I should like now to say a little about a few common forms of injurious stress. We have greed that stress is an important element of growth. Early in my address I referred to the helpful influence of the wind on the growth and health of a tree. Now the amount of wind and pressure which the well-grown tree benefits by is much in excess of that which it could bear when a little plant or sapling. Round the young and tender plant we put protections to modify the pressure of the elements, and here and there, as I have said, we put in a stick or tie a string to support and train it in the way it ought to go. In the education of children, authority, among other things, may be compared to these special protections and Supports of the young plants. Like them, it is a blessed means of modifying stress, and making the burden light enough for the young life to meet the weight. One is not now going into the question of authority and obedience lately brought before our notice in so many admirable papers, but I want to point out that when authorities differ to the knowledge of the child, a painful stress of the most irritating kind is brought into the young life. Two elders in the house who hold different views about the behaviour of the children, ought most carefully to keep knowledge of that difference from the children, and each loyally to support the other in his or her department. Divided authority, or rather dissentient authority, instead of being a protection and help to children, is a hindrance to development and a definite malign influence. If parents or others in authority hold different views on certain points, it is quite possible for one or both to arrange matters quietly, in such a way that no sense of division need come to the knowledge of the children.

A little instance of this occurs to me of a mother who had as exceedingly strict Puritanical nurse, with very stern notions about Sunday play and so on. The mother did not wish to teach these doctrines, but on the other hand, she did not wish the child to feel the strain of the difference in opinion, so she told it--"On week-days you can take out anything you like to play with, but on Sundays it is to be the rule that whoever you go out with is to be the person who decides what you may take with you." Here, in a moment, the whole question was settled by authority on a healthy basis.

In many cases, where no pains have been taken to educate the judgement of a child, by encouraging it to decide and act on its own judgement in matters within its own province, it is suddenly called upon to make decisions about something concerning which it has not and cannot have sufficient data to go upon. If the child is conscious of its incapacity it becomes overwhelmed by its own incompetency to decide, and if, on the other hand, it takes the matter more lightly, it runs the risk of forming habits of hasty judgement. Like every other power, the power of judgement should be educated by coping progressively with problems which fall well within the power of the child to understand and over come.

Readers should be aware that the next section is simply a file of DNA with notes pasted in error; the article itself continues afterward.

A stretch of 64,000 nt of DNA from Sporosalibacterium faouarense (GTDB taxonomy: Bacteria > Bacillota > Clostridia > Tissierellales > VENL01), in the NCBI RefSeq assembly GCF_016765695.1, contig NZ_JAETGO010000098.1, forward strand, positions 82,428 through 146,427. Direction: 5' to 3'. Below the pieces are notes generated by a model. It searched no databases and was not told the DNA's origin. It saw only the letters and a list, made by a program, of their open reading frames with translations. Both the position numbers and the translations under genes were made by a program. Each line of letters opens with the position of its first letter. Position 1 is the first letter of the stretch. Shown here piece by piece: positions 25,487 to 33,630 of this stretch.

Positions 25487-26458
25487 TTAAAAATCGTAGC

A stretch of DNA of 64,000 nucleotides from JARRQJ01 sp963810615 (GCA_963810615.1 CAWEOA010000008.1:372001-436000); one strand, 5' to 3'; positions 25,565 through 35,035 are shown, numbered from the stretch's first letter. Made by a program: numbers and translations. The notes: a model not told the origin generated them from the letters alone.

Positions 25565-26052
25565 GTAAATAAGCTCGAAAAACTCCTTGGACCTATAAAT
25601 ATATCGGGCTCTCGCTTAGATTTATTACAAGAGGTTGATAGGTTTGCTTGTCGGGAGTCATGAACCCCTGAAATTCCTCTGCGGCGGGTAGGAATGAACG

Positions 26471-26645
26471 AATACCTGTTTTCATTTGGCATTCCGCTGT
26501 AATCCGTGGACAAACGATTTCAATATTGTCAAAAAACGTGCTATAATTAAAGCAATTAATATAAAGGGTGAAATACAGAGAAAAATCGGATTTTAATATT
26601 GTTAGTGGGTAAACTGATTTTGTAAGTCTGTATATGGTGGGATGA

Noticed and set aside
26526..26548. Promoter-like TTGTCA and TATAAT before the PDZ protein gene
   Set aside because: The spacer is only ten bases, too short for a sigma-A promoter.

Too strong temptation is a stress which we ought carefully to keep out of the lives of our children. Let us see that they are not tempted beyond what they can reasonably withstand, be it in the direction of untruthfulness, dishonesty or anything else. A child ought to be watchfully kept out of every position in which, by a lie, it could gain a great advantage for itself, or, still more, for anyone it loves, until it has clearly shewn in smaller instances that it knows what truth is and values it. And here, one word against the danger of blaming children for faults which are the logical outcome of states of mind we have ourselves fostered in them. A child, for instance, is promised some great treat, to go somewhere or see something, and when the day comes something occurs either in weather or family arrangements to make the treat impossible. The change of plans seems a small matter to the mother, and she carefully explains to the child that the occasion is not one worthy of much regret. Too late! She has already dwelt on the pleasure, and magnified it o the child in anticipation, the expectation is tuned up to a high pitch, and it is quite absurd for her to blame anyone but herself for the crushing influence of cultivated disappointment in its heavy stress upon her child. Again, those who always keep people busy amusing and occupying their children, have no legitimate reason to complain if the child is incapable of amusing or occupying itself for an hour. It has contracted the habit of being thought for, and cannot be expected to initiate for itself. In such cases the fault is due to the child's environment, not to itself.